Morocco normalises relations with Israel
Morocco becomes the fourth Arab nation to normalise relations despite protests from citizens
Following Sudan, Bahrain and the United Arab Emirates, Morocco becomes the fourth Arab country to normalise relations with the Jewish state.
As a part of a major foreign policy effort of the Trump administration, Morrocco has set aside generations worth of hostilities and agreed to the establishment of cordial relationships with the state of Isreal.
While the agreement calls to open full diplomatic relations and formalize economic ties with Israel, as well as opening its air space and allowing direct commercial flights to Moroccan airports from Tel Aviv, Moroccan officials have only openly committed to reopening liaison offices with Israel — not embassies or consulates — pledging to “resume diplomatic relations as soon as possible.”
The agreement which has been in discussion since 2017, undermines the independence of the Western Sahar region and grants the Kingdom of Morocco American recognition of their sovereignty over the disputed Western Sahara territory.
Outgoing US President Donald Trump on Twitter claimed this moment as a historic diplomatic triumph for his administration and hailed it as a clear victory for long-lasting peace in the middle.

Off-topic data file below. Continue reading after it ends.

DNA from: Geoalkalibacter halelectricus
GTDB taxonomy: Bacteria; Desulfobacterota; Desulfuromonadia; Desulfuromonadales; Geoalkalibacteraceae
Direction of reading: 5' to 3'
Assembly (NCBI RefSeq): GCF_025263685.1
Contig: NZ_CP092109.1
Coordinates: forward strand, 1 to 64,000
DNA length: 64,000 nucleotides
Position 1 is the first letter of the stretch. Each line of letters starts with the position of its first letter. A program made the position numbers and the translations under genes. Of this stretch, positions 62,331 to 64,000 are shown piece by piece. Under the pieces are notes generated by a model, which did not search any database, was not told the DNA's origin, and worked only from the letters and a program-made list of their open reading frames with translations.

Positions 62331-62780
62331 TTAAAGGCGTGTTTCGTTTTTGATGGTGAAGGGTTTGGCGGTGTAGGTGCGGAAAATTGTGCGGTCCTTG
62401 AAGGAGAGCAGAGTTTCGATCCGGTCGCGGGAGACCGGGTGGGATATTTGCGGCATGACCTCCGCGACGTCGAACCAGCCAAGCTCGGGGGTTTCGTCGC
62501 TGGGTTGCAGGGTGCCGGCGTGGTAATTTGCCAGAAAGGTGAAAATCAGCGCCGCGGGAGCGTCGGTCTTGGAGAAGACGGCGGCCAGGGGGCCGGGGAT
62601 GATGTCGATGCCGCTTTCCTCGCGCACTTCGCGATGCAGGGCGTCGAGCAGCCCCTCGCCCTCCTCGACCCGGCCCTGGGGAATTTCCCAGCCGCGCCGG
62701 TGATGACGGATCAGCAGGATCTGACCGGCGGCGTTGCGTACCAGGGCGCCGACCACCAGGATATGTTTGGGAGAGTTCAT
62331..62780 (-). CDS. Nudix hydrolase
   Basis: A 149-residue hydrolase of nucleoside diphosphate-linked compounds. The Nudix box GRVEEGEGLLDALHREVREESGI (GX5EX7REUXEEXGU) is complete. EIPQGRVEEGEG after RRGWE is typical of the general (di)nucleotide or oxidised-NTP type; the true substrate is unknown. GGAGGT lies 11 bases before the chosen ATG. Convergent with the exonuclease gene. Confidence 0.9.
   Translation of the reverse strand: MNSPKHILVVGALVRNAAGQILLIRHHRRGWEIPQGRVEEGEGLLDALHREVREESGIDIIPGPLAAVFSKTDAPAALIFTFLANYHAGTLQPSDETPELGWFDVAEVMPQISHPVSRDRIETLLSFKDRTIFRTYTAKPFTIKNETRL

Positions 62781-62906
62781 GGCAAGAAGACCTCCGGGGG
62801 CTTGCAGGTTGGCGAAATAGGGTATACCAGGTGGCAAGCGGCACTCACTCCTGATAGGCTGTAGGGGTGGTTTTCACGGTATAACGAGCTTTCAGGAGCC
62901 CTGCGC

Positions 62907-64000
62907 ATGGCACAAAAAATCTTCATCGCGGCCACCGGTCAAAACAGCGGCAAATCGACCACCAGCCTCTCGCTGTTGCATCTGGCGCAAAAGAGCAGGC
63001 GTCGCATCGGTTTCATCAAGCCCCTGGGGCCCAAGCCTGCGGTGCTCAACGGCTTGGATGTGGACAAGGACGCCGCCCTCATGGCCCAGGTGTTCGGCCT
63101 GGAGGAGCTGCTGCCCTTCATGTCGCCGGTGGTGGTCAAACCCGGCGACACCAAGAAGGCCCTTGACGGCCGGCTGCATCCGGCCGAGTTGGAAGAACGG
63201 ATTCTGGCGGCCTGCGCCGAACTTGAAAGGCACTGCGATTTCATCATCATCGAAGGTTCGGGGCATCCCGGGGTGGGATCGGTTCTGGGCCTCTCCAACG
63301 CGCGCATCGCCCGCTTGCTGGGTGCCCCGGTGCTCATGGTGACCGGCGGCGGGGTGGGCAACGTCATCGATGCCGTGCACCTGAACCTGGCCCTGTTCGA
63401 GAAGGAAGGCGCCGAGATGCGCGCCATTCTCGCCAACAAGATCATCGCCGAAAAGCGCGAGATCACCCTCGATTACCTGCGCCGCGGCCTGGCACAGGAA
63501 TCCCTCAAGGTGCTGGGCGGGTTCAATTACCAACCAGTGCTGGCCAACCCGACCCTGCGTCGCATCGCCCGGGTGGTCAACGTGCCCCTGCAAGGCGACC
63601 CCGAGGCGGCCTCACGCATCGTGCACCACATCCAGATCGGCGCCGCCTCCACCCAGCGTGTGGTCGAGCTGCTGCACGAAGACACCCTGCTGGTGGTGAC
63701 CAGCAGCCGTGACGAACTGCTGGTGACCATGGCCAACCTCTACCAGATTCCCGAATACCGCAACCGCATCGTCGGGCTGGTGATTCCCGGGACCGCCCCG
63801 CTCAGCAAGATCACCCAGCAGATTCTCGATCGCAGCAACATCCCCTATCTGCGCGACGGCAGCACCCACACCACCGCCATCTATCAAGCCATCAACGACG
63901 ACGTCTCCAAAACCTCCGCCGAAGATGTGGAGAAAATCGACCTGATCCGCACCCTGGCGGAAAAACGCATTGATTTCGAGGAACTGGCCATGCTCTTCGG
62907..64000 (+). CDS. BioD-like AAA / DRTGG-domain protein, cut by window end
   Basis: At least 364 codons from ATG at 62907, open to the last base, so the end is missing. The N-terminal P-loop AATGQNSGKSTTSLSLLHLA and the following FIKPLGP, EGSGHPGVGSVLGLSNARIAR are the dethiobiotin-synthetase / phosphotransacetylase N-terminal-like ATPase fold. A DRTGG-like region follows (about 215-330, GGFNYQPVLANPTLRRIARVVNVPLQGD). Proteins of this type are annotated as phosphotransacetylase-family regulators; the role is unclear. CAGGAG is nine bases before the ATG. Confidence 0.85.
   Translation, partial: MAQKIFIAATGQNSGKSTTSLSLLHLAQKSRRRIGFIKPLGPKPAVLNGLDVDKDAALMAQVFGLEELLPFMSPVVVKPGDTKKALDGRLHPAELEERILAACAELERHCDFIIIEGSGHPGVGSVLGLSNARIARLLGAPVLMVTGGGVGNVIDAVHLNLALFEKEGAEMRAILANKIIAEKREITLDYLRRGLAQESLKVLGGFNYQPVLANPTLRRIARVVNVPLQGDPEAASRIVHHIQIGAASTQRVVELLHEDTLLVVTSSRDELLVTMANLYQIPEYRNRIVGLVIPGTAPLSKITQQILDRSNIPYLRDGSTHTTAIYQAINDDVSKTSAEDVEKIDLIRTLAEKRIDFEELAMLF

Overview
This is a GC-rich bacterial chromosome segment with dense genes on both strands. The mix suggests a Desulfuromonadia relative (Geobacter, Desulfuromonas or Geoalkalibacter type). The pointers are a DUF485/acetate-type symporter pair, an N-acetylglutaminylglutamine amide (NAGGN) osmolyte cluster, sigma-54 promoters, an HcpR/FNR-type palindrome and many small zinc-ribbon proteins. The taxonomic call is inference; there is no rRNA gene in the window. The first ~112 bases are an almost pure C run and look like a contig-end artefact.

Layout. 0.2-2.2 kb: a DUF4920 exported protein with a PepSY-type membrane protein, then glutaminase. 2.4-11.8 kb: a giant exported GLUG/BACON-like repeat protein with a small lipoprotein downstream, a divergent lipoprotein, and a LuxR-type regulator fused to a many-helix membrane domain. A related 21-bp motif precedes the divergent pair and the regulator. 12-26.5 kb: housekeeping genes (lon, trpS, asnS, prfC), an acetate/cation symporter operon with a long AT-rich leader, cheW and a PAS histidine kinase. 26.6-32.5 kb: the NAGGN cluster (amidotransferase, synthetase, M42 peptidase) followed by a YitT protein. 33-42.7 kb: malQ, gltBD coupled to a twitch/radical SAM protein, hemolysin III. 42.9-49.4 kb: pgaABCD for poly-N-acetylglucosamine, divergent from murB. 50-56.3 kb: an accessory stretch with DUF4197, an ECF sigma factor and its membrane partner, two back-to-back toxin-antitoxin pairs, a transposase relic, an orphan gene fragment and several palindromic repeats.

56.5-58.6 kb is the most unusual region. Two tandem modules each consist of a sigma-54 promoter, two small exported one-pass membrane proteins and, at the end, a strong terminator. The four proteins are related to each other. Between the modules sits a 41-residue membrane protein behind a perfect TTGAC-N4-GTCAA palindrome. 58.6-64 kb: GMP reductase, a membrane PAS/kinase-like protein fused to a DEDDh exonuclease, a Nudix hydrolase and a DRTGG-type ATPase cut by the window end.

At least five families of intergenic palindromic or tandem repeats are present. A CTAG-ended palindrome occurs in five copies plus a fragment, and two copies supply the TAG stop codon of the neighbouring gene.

Another HISTORIC breakthrough today! Our two GREAT friends Israel and the Kingdom of Morocco have agreed to full diplomatic relations – a massive breakthrough for peace in the Middle East!
— Donald J. Trump (@realDonaldTrump) December 10, 2020
Palestinian officials, as well as citizens, have condemned the recent deals between Isreal and Arab league country, stating that it openly violates promises made by Arab nations to reject ties with Isreal until Palestinian statehood is established.
A statement by the King of Morocco has said that the measures taken with Israel do not affect Morocco’s commitment to the Palestinian cause, declaring that he would never relinquish defending legitimate rights of the Palestinian people and reiterating his support for a two-state solution.
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